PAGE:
"I've always found it easy to dismiss exurban gated communities, so it didn't bother me too much when Rich Benjamin showed them in a less than flattering light, but the revelatory chapters about New York City made me want to cry. . . . Generous and understanding to all of its subjects, Searching for Whitopia is a eulogy for an unsustainable lifestyle that flies in the face of a changing America."—Christian Lander, creator of Stuff White People Like

"An essential tool in questioning, appreciating and better understanding these most historic times. As we move forward in a brand new America, Rich Benjamin's Searching for Whitopia gives us clues as to how our population might resettle and regroup, on our way to becoming a more (or less) perfect union."—Edwidge Danticat, author of Breath, Eyes, Memory and Brother, I'm Dying

"Rich Benjamin goes where no (sane) black man has gone before -- into the palest enclaves, like Coeur d'Alene, Idaho, to those places where white Americans have fled to escape from the challenges of diversity. The result is a daring feat of 21st-century exploration that will have you laughing and shuddering at the same time."—Barbara Ehrenreich, author of Nickel and Dimed: On (Not) Getting By In America

"An account of a black man's journey through the whitest communities of America is bound to be thought-provoking, especially when the voyager is as observant and articulate as Rich Benjamin. A very entertaining read with a message worth pondering."—Robert D. Putnam, professor of public policy, Harvard, and author of Bowling Alone

"Exploring the identity, inhabitants, and social and political implications of...small towns...is the premise of Benjamin's provocative new book."—The Daily Beast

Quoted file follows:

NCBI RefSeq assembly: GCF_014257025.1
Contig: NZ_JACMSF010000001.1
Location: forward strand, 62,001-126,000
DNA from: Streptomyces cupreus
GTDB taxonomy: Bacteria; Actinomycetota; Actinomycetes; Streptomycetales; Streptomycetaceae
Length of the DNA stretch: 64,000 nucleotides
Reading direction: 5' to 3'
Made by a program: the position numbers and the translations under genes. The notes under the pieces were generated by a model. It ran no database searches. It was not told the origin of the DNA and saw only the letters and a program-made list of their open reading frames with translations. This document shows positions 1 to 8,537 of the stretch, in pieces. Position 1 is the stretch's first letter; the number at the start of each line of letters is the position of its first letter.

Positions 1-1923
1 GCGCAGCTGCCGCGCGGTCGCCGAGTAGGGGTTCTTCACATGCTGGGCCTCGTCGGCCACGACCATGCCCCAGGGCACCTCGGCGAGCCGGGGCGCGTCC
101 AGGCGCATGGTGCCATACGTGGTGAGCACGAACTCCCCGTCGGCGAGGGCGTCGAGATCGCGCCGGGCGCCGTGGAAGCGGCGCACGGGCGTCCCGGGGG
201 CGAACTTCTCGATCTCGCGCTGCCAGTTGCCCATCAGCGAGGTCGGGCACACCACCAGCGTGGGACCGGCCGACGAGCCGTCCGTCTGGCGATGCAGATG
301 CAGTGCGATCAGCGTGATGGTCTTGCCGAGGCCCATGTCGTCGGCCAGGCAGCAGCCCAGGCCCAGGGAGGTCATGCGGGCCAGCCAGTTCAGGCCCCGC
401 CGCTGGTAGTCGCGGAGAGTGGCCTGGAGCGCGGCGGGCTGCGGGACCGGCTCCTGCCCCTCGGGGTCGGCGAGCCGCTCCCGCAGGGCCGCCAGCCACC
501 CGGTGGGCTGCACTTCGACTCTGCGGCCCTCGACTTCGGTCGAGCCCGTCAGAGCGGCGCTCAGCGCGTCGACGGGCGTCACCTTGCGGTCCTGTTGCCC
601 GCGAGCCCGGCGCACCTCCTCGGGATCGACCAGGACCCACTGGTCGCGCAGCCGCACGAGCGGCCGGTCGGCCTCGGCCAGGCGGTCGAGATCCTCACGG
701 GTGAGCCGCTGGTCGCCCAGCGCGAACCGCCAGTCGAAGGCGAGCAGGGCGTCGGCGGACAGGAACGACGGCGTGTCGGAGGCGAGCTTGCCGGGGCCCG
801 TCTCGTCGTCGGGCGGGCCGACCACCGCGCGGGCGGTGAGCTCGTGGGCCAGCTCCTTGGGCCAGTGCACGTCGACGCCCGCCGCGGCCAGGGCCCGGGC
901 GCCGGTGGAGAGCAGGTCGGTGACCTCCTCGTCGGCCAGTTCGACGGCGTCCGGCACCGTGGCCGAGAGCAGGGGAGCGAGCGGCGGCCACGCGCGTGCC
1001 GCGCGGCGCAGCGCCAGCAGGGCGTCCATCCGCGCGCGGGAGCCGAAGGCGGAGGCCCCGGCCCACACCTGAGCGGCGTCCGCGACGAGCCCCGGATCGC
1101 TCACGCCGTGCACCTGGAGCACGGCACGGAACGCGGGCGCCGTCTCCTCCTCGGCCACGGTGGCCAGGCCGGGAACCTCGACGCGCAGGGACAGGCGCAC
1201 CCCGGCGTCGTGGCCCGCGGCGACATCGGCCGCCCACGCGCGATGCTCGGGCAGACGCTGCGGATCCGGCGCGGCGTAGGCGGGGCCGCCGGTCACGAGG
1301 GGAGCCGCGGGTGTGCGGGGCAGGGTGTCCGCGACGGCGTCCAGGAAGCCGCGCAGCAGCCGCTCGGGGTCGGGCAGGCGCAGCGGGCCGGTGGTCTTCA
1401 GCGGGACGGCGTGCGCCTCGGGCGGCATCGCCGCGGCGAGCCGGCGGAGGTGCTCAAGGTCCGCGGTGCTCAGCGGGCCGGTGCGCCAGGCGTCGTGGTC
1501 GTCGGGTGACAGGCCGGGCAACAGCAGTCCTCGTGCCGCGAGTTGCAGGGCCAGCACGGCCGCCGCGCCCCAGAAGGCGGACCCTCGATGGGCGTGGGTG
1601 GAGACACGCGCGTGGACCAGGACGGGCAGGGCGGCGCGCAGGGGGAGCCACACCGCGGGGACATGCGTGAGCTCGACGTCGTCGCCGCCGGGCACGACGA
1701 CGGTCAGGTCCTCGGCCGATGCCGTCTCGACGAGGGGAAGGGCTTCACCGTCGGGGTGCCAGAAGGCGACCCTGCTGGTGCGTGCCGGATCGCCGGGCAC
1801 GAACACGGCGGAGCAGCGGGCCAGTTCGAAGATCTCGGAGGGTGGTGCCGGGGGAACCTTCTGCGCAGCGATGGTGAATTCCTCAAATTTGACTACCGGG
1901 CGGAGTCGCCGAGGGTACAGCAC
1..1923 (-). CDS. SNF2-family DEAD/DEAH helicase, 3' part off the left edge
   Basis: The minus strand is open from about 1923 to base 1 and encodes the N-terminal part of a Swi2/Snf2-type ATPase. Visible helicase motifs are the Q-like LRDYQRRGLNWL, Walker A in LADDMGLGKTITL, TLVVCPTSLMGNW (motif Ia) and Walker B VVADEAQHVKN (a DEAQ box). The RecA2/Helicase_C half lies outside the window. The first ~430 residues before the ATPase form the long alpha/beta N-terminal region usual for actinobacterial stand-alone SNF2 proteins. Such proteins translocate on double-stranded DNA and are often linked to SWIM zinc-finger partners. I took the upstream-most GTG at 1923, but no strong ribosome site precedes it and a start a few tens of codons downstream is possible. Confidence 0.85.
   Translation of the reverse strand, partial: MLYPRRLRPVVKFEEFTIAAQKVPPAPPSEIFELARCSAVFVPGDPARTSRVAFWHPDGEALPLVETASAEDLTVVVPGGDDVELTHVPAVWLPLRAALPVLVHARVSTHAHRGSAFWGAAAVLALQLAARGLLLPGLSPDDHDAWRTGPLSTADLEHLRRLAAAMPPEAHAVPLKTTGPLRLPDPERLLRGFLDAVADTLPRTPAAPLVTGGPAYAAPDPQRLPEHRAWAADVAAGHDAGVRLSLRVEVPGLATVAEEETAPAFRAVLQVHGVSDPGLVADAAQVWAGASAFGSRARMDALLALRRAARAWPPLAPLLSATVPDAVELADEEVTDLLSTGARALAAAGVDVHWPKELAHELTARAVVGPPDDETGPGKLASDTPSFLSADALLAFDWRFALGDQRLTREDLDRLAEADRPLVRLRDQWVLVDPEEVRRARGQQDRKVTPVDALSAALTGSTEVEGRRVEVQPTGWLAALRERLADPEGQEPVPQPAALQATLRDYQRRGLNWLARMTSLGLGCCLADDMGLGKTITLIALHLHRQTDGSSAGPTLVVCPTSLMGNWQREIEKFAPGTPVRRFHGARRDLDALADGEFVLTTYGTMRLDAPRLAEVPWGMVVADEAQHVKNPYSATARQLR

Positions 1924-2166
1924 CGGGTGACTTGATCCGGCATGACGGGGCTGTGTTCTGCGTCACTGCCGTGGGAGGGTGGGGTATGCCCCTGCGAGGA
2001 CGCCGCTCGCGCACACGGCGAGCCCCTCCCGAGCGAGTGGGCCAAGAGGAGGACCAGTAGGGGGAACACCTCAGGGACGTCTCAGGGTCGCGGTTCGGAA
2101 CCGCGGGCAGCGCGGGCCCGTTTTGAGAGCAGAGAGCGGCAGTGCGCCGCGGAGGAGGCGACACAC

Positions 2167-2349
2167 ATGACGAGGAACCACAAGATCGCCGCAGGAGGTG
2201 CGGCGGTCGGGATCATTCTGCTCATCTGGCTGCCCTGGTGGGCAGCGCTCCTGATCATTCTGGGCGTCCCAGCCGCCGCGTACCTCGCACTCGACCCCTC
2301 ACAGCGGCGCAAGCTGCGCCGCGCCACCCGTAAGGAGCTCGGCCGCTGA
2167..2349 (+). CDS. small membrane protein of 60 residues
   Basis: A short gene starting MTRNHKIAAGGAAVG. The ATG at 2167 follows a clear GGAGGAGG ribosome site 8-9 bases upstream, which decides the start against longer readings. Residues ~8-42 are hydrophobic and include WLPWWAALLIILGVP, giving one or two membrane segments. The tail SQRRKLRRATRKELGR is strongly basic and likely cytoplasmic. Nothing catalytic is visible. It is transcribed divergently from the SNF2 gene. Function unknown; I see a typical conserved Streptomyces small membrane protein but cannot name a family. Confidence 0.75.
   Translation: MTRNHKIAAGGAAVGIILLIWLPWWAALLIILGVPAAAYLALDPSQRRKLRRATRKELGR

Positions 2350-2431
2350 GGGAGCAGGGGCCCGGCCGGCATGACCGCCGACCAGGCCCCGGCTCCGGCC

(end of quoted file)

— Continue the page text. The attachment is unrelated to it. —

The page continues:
Customer Reviews

4.4 out of 5 stars
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Rarely do you find a book so well written.
Michael B
From St. George, Utah, to Coeur D'alene, Idaho, he has reached out to some fascinating communities.
DW Gibson
His interviews make you stop and read twice.
Urban Irish

Most Helpful Customer Reviews

22 of 29 people found the following review helpful By S. J. Snyder on March 11, 2010
Format: Hardcover
Rich Benjamin goes to a number of Whitopias (the concept is defined, demographically, in appendices) and actually lives in three of them. He approaches his subject without apparent bias aforethought, and with excellent research eyes.

In his research he distinguished between different types of Whitopias, whether the reasons for their development are more conscious or unconscious. Beyond that, he extensively interviews individual residents, to give the different Whitopias an individualized profile.

He also notes that natives don't always "cotton to" outside whites.

He provides a few statistics that I didn't know, as part of the possibility America may be "majority nonwhite" by 2050. For the whites fleeing blacks and Hispanics for purely racial, or racial-economic reasons, and at the same time, often fleeing Asians because "their kids study too hard for our kids," he has "bad" news I didn't know... the Asian population is growing faster than even the Hispanic population.

Beyond that, he asks what do whitopias, more exurban ones like Forsyth County, Ga., than freestanding St. George, Utah or the Idaho Panhandle, mean for the future of American infrastructure, whith highways, sewer, zoning tussles and more. And, what do all whitopias mean in terms of future American cohesiveness?

Without offering undue condemnation, Benjamin offers condemnation where it is due for these exurbs being used as a shield to avoid discussing race, and worries that broader social integration may have peaked in much of the country, at least for now.